When it comes to offensive security, engagements can be broadly broken up into two categories: Penetration testing and red teaming. Understanding the differences between the two is essential when attempting to verify the security of an application, network or organisation.
Penetration testing is often broken up into a set of assessment types. Be it an application assessment, internal or external network assessment or something more specific or esoteric. Penetration testing involves a security consultant performing both automated and manual analysis of a target, attempting to find as many vulnerabilities as possible. Penetration testing extends beyond automated vulnerability analysis, with the consultant building an understanding of the application or network throughout the course of the review and identifying specific vulnerabilities by hand.
A penetration test will assess the security of an application or network, usually in isolation from the rest of the organisation’s operating environment. For example, an internal network penetration test will assess the organisation’s network from the perspective of a malicious user on the network, such as a malicious staff member. The consultant will arrive on site, plug their laptop into the desktop network and go from there.
An internal network penetration test will ignore the required steps for an attacker to gain an initial network foothold, instead focusing on the exploits possible from a privileged position. The consultant will attempt to compromise network devices and gain administrative privileges in the environment. An internal network penetration test report will usually include findings concerning internally exposed services, missing patches, insufficient end user device hardening, passwords in documentation retrieved from file servers, gratuitous domain admin access, and so forth. This information can then be used to harden the internal network, but the report does not address the steps an attacker would need to take to gain internal network access in the first place.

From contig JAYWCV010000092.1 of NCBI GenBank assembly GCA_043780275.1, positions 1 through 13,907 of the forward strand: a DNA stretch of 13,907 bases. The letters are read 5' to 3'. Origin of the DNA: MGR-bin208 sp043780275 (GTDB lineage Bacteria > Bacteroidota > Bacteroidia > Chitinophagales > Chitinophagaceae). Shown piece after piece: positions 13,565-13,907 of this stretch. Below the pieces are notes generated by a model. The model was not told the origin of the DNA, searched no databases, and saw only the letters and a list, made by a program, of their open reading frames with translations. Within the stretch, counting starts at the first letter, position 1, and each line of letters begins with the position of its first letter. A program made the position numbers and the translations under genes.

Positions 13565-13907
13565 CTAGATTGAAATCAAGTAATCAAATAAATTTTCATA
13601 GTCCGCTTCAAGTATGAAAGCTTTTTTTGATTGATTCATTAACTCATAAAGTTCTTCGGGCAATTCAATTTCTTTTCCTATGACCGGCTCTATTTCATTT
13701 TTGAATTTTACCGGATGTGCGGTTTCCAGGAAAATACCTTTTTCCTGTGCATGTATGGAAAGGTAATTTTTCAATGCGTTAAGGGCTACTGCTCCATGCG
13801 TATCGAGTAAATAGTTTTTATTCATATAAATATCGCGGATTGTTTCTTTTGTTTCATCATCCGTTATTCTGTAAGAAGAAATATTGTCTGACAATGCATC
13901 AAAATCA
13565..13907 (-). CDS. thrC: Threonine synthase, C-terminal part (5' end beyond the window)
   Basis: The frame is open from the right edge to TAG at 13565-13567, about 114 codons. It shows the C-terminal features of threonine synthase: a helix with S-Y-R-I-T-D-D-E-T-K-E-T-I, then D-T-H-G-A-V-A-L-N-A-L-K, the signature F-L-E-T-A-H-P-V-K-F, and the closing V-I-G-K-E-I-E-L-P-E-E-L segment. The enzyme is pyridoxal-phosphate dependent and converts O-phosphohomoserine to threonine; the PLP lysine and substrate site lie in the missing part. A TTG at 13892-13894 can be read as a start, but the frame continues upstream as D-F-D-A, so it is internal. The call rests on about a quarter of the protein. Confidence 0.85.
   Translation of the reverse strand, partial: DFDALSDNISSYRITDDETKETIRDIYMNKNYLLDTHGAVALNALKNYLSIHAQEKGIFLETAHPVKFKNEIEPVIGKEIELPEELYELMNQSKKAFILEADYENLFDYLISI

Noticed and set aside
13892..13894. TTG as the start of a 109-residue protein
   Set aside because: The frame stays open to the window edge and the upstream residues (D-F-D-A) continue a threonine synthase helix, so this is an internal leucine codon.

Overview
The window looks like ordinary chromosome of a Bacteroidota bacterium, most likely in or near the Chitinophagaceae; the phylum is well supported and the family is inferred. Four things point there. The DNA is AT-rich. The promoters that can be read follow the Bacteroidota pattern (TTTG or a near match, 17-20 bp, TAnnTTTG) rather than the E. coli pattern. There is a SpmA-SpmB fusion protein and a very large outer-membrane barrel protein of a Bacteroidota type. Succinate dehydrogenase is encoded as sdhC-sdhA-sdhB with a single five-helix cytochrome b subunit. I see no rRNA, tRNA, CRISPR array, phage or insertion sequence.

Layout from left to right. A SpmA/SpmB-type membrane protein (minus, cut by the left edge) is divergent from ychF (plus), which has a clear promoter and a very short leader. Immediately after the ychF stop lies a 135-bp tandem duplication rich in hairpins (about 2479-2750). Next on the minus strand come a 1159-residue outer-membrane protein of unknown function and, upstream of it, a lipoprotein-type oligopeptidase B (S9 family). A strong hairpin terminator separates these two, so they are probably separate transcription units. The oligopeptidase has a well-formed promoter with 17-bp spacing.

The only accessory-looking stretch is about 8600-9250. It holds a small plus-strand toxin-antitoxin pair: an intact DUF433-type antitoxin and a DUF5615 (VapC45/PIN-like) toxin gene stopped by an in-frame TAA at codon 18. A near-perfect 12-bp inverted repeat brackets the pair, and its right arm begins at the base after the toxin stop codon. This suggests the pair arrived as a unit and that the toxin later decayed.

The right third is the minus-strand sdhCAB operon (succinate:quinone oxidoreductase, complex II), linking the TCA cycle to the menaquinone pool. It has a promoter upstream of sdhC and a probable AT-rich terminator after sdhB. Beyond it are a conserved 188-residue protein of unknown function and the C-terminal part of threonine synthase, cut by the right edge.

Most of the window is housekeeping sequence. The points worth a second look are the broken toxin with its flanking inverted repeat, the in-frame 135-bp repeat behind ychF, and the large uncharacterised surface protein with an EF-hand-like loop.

An application review will provide information regarding the vulnerabilities within a specific application, and the consultant will generally perform testing from unauthenticated and authenticated attacker perspectives. The report findings usually include hardening issues, such as missing account lockouts and weak cookie security, along with application vulnerabilities, such as injection and cross-site scripting vulnerabilities. An application penetration test will uncover previously unknown vulnerabilities in most cases, but unless otherwise specified the application report will rarely detail issues regarding the application’s integration with the wider organisation. The application is reviewed in solidarity, and the resulting report may be used to harden the target application accordingly.
With the above assessments, you can see how penetration testing will often review only a single component in isolation. Penetration testing can be used to verify the security of the individual building blocks of an organisation, but often vulnerabilities and attack vectors will lurk in the details of how these blocks interact. Which brings us to…
Red teaming can be considered ‘attacker emulation’. The assessment is usually loosely defined, with the security consultants being provided a target (e.g. a customer database or SCADA control plane) and the rules of engagement (stay out of the petrochemical plants, testing must be in business hours, etc). The consultant attempts to achieve the end goal and avoid detection. Red teaming is a mechanism designed to give an organisation an understanding of how their security and response measures stack up against a real-world threat. Red team engagements combine phishing attacks, social engineering, on-site attacks as well as attacks against an organisation’s IT infrastructure to achieve the set goals.
The resulting report will read more like a narrative as opposed to a list of findings, though both are provided. The consultants detail the steps taken to compromise the organisation and achieve the end goal, detailing reconnaissance steps, initial compromise, lateral movement and finally, exfiltration.
The consultants use similar techniques as the attackers an organisation would be defending against, which provides a realistic view of how the organisation may be compromised.
So… what do we need?
Selecting the right engagement depends on your end goals. If a new application is being deployed, then it’s generally not in the project’s scope to consider phishing attacks or Jack Bauer showing up to your head office. Penetration testing the application will assure that the new site is hardened sufficiently and will identify any vulnerabilities that may expose the application or its users to compromise.
If the aim is to assess the organisation’s overall security, then testing each network and application in isolation isn’t going to be viable, and may fail to exercise practical attack vectors such as phishing and other social engineering attacks. Not to mention the excessive cost with this approach. A red-team engagement would be far more suitable, and would identify the immediate, real-world issues affecting an organisation.